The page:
If you modify your policy and expand your peril coverage to jewelry, you still have total limits on the claims you can make. These are called “liability limits” and they represent the maximum coverage amount available to you. Most personal property has a liability limit between $20,000-100,000 and in rare cases, it goes up to $200,000. This is the total combined amount you’re entitled to if all items in your rental property are stolen or damaged by a named peril.
Individual sub-categories of items have their own liability sub-limits. This is why you must pay attention to the sub-limits on jewelry under your rental policy. All high-value items such as firearms, jewelry, arts, and cash, are subject to categorial sub-limits. For cash, the sub-limit is usually $200 unless you increase it. For jewelry that sub-limit can be $3,000. You can raise the sub-limits on property individually by consulting your insurance agent. Similar to covered peril expansion, it’s also possible to expand your sub-limits on all jewelry claims. The higher the limit, the higher your premiums are going to be.
How To Increase Jewelry Coverage On HO-4 Insurance
To increase the jewelry coverage on renters insurance (HO-4) policies, you need to schedule individual jewelry pieces. The process of “scheduling” in insurance means that you’re purchasing a certain rider or an endorsement that enhances the coverage on a particular piece of jewelry. Example: You can schedule a $10,000 wedding ring and this will insure it for the full value.
The insurance company will require individual scheduling for different high-value items. This means that if you have expensive jewelry, they’ll make you insure these pieces under individual schedules. If you have one rider for a diamond ring and another rider for a golden necklace, you’ll have to purchase individual riders for each. Different insurance companies have their own approaches to this and some may allow you to purchase a blanket jewelry rider to increase the total limit and cover you for the full value of each item.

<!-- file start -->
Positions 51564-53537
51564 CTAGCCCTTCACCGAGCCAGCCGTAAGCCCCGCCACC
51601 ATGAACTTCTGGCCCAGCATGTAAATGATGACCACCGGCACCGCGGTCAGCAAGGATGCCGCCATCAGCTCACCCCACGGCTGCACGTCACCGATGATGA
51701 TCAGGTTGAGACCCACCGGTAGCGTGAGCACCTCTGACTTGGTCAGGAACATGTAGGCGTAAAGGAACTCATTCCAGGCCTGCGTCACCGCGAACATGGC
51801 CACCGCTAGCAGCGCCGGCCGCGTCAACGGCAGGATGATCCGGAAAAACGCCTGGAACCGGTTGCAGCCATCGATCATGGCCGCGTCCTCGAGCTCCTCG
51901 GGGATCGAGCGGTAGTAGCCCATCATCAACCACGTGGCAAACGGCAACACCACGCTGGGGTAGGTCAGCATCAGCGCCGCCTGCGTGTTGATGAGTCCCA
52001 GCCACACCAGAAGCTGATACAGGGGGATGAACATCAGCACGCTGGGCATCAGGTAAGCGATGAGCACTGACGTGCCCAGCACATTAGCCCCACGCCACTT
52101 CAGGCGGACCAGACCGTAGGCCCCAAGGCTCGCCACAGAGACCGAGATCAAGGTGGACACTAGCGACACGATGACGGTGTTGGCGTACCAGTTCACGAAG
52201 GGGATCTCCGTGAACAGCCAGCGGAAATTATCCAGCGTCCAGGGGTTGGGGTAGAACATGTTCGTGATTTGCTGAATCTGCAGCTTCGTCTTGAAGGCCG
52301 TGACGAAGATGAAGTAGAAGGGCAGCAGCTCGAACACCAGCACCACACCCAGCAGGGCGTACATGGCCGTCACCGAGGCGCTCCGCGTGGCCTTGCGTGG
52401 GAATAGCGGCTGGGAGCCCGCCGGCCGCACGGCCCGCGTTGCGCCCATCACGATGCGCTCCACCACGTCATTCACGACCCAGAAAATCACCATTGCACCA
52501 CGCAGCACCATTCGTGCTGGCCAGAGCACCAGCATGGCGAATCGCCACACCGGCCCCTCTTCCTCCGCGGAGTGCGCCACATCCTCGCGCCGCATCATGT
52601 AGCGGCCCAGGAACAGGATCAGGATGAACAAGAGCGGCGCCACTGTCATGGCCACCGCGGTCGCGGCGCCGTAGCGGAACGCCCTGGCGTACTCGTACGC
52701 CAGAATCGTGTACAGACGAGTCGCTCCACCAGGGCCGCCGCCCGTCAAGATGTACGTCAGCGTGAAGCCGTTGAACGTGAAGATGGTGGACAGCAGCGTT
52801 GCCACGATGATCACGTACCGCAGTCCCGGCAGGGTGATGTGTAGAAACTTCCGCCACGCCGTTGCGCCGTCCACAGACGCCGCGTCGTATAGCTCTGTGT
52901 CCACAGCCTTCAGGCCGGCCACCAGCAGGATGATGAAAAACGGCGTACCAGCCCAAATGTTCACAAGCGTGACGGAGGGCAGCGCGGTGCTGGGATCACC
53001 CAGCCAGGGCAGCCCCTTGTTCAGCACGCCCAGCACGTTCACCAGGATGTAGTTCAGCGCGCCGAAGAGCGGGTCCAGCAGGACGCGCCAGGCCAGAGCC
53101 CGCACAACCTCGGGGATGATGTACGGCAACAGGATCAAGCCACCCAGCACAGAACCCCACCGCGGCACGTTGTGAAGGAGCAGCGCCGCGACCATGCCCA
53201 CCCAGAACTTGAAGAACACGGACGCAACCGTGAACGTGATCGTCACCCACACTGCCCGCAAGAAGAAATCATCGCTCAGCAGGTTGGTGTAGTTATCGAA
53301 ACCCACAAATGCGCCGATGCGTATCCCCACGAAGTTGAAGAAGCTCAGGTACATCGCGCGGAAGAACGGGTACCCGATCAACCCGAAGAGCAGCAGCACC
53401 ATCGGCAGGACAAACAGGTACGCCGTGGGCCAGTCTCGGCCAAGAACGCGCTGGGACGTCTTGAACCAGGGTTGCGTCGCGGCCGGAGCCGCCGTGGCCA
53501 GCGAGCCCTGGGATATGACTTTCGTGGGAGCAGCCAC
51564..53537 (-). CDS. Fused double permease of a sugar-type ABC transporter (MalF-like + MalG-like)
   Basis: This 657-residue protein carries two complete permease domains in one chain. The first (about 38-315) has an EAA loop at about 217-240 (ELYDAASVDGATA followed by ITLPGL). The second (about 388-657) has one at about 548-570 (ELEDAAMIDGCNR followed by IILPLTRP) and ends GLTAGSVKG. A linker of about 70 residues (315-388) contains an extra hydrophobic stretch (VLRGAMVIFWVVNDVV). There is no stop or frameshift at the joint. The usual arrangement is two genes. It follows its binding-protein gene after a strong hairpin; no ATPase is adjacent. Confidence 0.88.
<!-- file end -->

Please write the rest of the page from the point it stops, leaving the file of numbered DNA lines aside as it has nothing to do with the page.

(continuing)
Note: The insurance company uses an ACV (actual cash value) policy for jewelry claims. This is actually a good thing because most precious metals like gold appreciate over the long term and you will get paid according to today’s market value instead of the time you originally bought the jewelry piece.
Jewelry Theft Outside The Rental Apartment/House
If your jewelry is stolen outside the apartment, you are still covered under personal property. Personal property coverage on renters insurance extends to every part of the world unless a certain item is excluded from the policy. The only difference is that jewelry stolen outside the rental property is only eligible for 10% in claims. This means that if you have a property limit of $20,000, you can only claim up to $2,000 off-premise.
Is It Worth It To Expand The Perils?
While it’s possible to increase the perils, it is highly unlikely that your jewelry will be damaged by fires or water leaks more than it is to be stolen. This depends on the property and where you live. For instance, people renting a secure apartment are at lesser risk of a fire/flood accident than people who rent a waterfront house. Calculate the risk based on your individual situation. Sometimes the money is better spent increasing the individual coverage on your jewelry rather than modifying the perils.